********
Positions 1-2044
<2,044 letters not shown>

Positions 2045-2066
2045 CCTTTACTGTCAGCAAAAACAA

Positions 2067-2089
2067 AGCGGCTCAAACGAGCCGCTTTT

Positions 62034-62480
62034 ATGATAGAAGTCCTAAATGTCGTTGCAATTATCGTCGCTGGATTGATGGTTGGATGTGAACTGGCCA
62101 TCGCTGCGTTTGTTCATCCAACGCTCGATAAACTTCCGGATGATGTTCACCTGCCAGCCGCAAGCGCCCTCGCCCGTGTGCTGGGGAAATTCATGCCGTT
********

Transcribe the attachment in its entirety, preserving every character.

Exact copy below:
Positions 1-2044
<2,044 letters not shown>

Positions 2045-2066
2045 CCTTTACTGTCAGCAAAAACAA

Positions 2067-2089
2067 AGCGGCTCAAACGAGCCGCTTTT

Positions 62034-62480
62034 ATGATAGAAGTCCTAAATGTCGTTGCAATTATCGTCGCTGGATTGATGGTTGGATGTGAACTGGCCA
62101 TCGCTGCGTTTGTTCATCCAACGCTCGATAAACTTCCGGATGATGTTCACCTGCCAGCCGCAAGCGCCCTCGCCCGTGTGCTGGGGAAATTCATGCCGTT